Friday, April 8, 2016

Same Recipe: More Options

I would rather brown 3 pounds of hamburger than a pound ... no matter if I only need a pound for the recipe. I have a skillet just the right size for the job, and I know there will be less mess and less time invested in the next meal or two if I do a little extra initially.

I have long utilized the same principle when making drop cookies. I triple a basic cookie dough recipe. I divide the dough, stir in some add-ins, and it looks like I've made three or four different kinds of cookies. (Randy is not the only one who does amateur magic around here!) It's a great trick for cookie platters. I still make a few other kinds, but having four to six "different" cookies as a base speeds the process!

But it's been only recently that I've used the same principle when making banana bread. We like plain banana bread. But I've also been mixing in various add-ins for some variety to my tried-and-true Byers Banana Bread recipe.

Depending on how many bananas I have, I can double or triple the recipe. Then, just like with the cookies, I divide the batter and add different stir-ins to each portion. These could include dates and nuts, peanut butter chips, cinnamon chips, mini (or regular) chocolate chips, Craisins and white chocolate chips, brickle chips ... the possibilities are endless. I pour the batters into mini loaf pans. To make sure I know which "extra" is inside, I sprinkle the tops of the loaves with more of the add-ins.

The banana bread freezes well, so it's easy to pull out when we have visitors, during a busy time on the farm or on a day when you just "need" a little banana bread!

I've tried a lot of different banana recipes, but I inevitably circle back around to one found in my well-used Byers United Methodist Church cookbook.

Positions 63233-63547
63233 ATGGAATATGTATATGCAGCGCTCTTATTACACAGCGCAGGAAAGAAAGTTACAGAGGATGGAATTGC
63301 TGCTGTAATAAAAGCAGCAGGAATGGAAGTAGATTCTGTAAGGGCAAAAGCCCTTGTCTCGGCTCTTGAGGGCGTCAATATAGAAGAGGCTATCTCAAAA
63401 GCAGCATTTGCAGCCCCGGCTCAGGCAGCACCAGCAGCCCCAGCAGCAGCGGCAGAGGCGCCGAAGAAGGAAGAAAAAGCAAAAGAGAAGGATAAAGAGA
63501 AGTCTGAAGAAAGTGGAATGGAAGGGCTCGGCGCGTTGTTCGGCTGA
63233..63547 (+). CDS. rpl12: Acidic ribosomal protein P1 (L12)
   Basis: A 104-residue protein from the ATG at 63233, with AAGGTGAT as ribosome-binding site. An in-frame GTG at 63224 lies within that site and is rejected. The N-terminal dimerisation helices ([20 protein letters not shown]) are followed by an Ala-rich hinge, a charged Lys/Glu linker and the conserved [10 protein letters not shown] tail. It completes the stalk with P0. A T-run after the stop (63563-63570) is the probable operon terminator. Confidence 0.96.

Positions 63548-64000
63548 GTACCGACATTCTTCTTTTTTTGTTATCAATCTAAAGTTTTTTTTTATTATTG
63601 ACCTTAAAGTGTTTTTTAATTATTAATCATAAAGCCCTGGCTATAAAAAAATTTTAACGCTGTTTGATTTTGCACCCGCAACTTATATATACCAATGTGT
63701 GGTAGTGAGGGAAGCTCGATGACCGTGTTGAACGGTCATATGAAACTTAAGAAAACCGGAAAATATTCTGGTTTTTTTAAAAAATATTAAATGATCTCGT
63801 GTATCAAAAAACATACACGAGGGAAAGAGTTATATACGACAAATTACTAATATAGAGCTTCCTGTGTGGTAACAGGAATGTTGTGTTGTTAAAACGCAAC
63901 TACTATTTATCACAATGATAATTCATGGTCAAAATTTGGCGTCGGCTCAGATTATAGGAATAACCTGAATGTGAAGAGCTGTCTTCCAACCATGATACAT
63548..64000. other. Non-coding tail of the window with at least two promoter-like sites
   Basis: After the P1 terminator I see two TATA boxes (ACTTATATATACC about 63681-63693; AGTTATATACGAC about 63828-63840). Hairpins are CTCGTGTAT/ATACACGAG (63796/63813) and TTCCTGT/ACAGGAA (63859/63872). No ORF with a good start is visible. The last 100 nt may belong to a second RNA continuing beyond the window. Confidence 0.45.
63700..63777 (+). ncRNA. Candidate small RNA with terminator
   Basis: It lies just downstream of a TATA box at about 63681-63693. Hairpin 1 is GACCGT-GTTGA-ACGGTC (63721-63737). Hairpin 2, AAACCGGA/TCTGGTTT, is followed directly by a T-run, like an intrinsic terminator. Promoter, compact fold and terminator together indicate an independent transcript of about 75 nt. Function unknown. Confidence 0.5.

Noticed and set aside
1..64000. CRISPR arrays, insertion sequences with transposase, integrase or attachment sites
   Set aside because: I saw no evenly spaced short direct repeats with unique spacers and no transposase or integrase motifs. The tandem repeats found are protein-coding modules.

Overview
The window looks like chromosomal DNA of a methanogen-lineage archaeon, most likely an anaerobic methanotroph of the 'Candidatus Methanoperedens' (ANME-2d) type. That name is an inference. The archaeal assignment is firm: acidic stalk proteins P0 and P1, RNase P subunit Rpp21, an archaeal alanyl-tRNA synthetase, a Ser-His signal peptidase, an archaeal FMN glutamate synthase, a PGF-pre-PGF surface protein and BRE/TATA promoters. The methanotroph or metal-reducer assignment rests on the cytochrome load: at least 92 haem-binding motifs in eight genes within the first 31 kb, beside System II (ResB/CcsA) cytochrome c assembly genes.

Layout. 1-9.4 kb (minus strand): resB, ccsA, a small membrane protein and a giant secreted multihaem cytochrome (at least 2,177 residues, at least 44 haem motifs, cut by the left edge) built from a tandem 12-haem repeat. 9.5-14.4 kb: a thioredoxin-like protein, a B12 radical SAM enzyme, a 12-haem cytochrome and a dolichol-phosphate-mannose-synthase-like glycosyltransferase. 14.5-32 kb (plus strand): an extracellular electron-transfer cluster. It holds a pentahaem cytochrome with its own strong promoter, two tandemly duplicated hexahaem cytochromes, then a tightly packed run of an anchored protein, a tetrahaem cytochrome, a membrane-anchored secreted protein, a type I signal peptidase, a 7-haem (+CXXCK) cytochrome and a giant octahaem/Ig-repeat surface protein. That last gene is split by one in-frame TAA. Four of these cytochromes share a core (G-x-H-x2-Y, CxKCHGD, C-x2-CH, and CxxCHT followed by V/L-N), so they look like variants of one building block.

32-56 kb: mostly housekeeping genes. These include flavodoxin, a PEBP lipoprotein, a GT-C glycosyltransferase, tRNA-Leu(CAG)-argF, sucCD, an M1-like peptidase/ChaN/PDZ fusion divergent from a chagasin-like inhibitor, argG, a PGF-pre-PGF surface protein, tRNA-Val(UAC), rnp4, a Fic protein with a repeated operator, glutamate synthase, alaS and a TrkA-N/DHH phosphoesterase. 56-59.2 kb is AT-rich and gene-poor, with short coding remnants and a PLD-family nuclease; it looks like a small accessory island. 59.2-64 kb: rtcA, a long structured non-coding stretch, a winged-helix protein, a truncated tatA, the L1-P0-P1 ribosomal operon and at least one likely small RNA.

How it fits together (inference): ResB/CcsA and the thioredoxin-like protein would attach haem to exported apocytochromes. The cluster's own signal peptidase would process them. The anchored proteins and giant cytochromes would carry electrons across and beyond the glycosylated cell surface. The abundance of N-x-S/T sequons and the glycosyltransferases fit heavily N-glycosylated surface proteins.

It  probably wins the prize for the most battered and stained in my whole cookbook collection (and I have an impressive collection).

It takes a rubber band to hold it together these days. On the inside cover, it reads:

A Book of Favorite Recipes
Women's Society of Christian Service of
The United Methodist Church
Byers, Kansas
My mom inscribed: To Kim from Mother, April 1972

The Byers UMC was my childhood church, so I love seeing the names of all the women I remember who shared pews and potluck suppers.
Banana Bread
3/4 cup oil
3/4 cup sugar
1 1/2 cups ripe bananas, mashed
2 eggs
1 tsp. vanilla
2 cups flour
1 tsp. soda
3/4 tsp. salt
1/2 cup buttermilk
1/2 cup pecans, finely chopped (optional)

Cream together oil and sugar. Add mashed bananas, eggs and vanilla, mixing well. Combine dry ingredients. Add dry ingredients to the banana mixture, alternately with buttermilk, beating after each addition. Add nuts, stirring well.

Bake in large loaf pan or two or three small loaf pans at 325 degrees. The large pan takes about an hour to bake, the smaller ones, around 25-30 minutes, depending on your oven. A toothpick inserted in the center should come out clean.

This freezes well.

Recipe Notes:
  • The bananas in the photo aren't ripe enough for this recipe. They are just for decoration!
  • You can leave out the nuts. I always had to leave nuts out of part of it for Jill.
  • If you don't have buttermilk, you can use 1 tablespoon of vinegar, then fill the measuring cup to 1/2 cup. Let sit while you are preparing other ingredients.
Today, I'm linked to Weekend Potluck. Visit the hostesses and see tested recipes from across the U.S.


    1. You can get Pumpkin spice white choc chips?? I still haven't got my head around the peanut butter choc chips!

      Awesome photos of your banana bread loaves. I should give this recipe a go, minus all the add-ins that we can't get in Australia of course.

      1. I got them last fall. I think they were seasonal. I had them in the freezer. I do love the PB chips. Randy isn't as big a fan of them though.

    2. MMmmm! All those breads look good even though I am not much of a bread eater. I did make Banana bread two days ago and Bob says it is very very good. I put 1/2 cup applesauce in it too and no nuts. I love the old church ladies cookbooks.

      1. I sometimes use applesauce to "stretch" my bananas if I don't have quite enough. I like nuts in quick bread, but others in my family don't, so I usually do some both ways to try and make everyone happy.